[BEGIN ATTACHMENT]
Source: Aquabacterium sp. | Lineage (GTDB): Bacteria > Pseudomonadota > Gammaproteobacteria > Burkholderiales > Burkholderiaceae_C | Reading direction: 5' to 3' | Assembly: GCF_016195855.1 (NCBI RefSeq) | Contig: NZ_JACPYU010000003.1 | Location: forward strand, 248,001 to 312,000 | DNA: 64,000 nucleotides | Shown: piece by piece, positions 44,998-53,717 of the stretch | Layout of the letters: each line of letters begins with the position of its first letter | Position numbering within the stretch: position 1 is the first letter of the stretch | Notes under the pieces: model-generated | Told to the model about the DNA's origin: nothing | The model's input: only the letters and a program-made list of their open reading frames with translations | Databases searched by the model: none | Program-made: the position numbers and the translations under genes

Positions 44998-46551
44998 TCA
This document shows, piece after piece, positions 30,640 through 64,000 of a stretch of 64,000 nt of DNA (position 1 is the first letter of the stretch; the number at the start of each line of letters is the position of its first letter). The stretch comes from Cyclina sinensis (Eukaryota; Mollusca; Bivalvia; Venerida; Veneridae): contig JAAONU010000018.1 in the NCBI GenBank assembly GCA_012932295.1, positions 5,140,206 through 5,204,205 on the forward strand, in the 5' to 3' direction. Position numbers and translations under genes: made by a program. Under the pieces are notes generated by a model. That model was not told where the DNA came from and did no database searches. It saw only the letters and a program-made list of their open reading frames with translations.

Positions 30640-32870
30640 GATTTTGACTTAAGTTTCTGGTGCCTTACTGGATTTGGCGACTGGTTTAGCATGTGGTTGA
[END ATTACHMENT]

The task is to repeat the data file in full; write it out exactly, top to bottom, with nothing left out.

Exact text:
Source: Aquabacterium sp. | Lineage (GTDB): Bacteria > Pseudomonadota > Gammaproteobacteria > Burkholderiales > Burkholderiaceae_C | Reading direction: 5' to 3' | Assembly: GCF_016195855.1 (NCBI RefSeq) | Contig: NZ_JACPYU010000003.1 | Location: forward strand, 248,001 to 312,000 | DNA: 64,000 nucleotides | Shown: piece by piece, positions 44,998-53,717 of the stretch | Layout of the letters: each line of letters begins with the position of its first letter | Position numbering within the stretch: position 1 is the first letter of the stretch | Notes under the pieces: model-generated | Told to the model about the DNA's origin: nothing | The model's input: only the letters and a program-made list of their open reading frames with translations | Databases searched by the model: none | Program-made: the position numbers and the translations under genes

Positions 44998-46551
44998 TCA
This document shows, piece after piece, positions 30,640 through 64,000 of a stretch of 64,000 nt of DNA (position 1 is the first letter of the stretch; the number at the start of each line of letters is the position of its first letter). The stretch comes from Cyclina sinensis (Eukaryota; Mollusca; Bivalvia; Venerida; Veneridae): contig JAAONU010000018.1 in the NCBI GenBank assembly GCA_012932295.1, positions 5,140,206 through 5,204,205 on the forward strand, in the 5' to 3' direction. Position numbers and translations under genes: made by a program. Under the pieces are notes generated by a model. That model was not told where the DNA came from and did no database searches. It saw only the letters and a program-made list of their open reading frames with translations.

Positions 30640-32870
30640 GATTTTGACTTAAGTTTCTGGTGCCTTACTGGATTTGGCGACTGGTTTAGCATGTGGTTGA